Noreen Nichols

When asked whether she ever thought about homelessness before she lost her home, Noreen responded,

"Not really...I didn't think it would ever happen."

Four years ago, Noreen was a homeowner in Milton. She had survived countless challenges that would have sunk many families. A mother of four, she survived her husband's tragic passing in a car accident 22 years ago. Without his income, she managed to balance working 40 hours a week as a Reach Up Case Manager, going back to school, and raising four kids at the same time. 

"I had to go back to school to get a degree and to find work that was going to pay the bills...I promised my children that as long as they were kids, we would have that house. We went without many times, but we had that roof over our heads and we were all healthy, that's what mattered."

As a Reach Up Case Manager, Noreen helped young mothers struggling to find work or go to school to become self-sufficient and take care of themselves. This work was informed by her own past struggles with abusive relationships and teen pregnancy. 

 

"I had my first two kids when I was 19 and 20, and their father was out of the picture...These women, when I couldn't break through to them, I would share my story and make that connection with them. Sometimes it takes that to get through to people and say 'Hey, I'm human, I'm not just here to harass you.'"

Four years ago, Noreen fell on the job, injured her back, and could no longer work. She ultimately lost the house that she worked so hard to save, living for several months in a camper before the weather turned too cold. After that, she moved back and forth between different friends' couches and basements, making due with what she could.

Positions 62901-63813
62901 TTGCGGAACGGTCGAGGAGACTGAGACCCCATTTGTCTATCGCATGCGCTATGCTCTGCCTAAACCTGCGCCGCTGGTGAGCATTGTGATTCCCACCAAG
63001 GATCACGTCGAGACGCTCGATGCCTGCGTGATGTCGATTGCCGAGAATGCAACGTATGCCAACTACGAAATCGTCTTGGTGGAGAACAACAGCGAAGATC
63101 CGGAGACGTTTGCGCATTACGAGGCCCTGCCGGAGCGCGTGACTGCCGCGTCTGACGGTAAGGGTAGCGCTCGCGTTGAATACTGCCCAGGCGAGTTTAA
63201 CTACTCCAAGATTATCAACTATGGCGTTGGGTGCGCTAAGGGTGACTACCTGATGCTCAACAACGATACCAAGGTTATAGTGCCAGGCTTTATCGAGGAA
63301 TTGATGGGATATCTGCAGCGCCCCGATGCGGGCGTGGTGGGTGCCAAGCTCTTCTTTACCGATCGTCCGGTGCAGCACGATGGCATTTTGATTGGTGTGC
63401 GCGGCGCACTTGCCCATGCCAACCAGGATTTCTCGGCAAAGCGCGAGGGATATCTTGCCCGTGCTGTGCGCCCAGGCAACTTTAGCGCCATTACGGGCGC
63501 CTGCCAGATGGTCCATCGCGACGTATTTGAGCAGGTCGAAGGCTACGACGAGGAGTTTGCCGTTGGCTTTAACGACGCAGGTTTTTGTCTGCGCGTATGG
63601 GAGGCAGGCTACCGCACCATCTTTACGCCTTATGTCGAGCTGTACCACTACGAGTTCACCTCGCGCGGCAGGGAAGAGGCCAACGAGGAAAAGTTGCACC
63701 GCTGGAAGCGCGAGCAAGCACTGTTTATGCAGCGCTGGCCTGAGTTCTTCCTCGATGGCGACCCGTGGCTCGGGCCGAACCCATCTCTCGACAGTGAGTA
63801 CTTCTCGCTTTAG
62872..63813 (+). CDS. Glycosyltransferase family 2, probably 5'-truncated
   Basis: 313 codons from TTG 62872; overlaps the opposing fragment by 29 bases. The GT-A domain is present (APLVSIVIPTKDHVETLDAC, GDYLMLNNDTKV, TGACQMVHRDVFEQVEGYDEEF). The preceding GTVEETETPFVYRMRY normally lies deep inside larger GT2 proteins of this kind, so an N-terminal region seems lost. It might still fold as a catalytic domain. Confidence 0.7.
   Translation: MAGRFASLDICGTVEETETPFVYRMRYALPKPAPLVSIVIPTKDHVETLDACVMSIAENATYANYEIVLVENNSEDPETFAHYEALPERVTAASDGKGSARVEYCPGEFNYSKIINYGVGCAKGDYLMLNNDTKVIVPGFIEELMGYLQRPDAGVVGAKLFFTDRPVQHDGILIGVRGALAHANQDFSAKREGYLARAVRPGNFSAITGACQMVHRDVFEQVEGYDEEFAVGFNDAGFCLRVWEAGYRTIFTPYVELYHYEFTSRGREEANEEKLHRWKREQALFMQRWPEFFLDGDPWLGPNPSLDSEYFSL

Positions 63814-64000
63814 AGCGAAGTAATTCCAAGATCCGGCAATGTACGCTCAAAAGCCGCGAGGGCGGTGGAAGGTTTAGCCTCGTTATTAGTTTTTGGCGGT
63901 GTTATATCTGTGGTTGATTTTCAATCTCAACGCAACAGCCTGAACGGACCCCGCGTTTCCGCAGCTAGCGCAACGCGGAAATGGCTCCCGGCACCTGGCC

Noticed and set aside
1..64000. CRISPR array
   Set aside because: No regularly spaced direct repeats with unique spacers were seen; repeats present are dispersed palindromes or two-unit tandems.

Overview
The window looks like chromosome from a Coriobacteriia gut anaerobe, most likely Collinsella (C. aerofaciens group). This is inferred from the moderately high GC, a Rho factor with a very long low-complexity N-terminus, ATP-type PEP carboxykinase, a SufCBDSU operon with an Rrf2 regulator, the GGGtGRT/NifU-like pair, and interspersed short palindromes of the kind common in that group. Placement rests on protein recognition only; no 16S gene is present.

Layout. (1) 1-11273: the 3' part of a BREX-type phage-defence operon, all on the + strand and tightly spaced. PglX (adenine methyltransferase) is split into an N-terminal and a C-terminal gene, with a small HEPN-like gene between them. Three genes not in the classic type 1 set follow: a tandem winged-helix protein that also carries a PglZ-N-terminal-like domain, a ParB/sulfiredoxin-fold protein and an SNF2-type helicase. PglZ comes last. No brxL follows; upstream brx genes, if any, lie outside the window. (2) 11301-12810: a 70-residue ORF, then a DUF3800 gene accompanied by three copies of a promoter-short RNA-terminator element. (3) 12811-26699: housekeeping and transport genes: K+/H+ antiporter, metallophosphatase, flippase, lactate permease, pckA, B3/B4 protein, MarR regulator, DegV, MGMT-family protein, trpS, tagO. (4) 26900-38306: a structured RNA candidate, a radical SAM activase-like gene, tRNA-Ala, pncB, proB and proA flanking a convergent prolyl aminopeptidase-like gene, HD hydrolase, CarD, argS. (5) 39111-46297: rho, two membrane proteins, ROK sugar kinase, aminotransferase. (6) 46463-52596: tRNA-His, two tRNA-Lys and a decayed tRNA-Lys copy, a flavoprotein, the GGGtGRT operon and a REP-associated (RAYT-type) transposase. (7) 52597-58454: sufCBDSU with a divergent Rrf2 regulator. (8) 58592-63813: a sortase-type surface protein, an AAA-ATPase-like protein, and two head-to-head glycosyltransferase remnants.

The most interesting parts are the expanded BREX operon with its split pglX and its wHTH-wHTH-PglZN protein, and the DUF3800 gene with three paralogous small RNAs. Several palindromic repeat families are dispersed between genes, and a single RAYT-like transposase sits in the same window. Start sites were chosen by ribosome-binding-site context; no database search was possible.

After nearly two years, she got the call that there was an apartment waiting for her at Decker Towers.

"It seems like a long time when you're going from place to place and you don't have a place to stay, or you're outside in the camper and it's getting cold....After dealing with what I dealt with with my husband and getting back through school and making it through everything with my kids and them bam, I asked myself, 'What did I do wrong?'...It was all that one damn fall."

Now that she's been settled at Decker Towers for a year, she's found a supportive community that has helped her recover from her years of hardship. She has an apartment that perfectly suits her and her dog, Zoey.

"I moved in a week before Christmas, and I still had boxes everywhere, and I said 'Heck, if I'm going to get something done, it's going to be my Christmas tree,' because I hadn't been able to put one up. I was elated."

Noreen's mental and physical health has improved since she came to Decker Towers, and she is surrounded by people who understand what she went through. 

"My image of home has changed. Before, home was my house and my kids, but this is home for me now."

Noreen adds, "One thing that doesn't change is the feeling of being safe and feeling like you're surrounded by people who care. I didn't think that I'd get used to it, but as I've gotten to know more people here it's gotten better and better."

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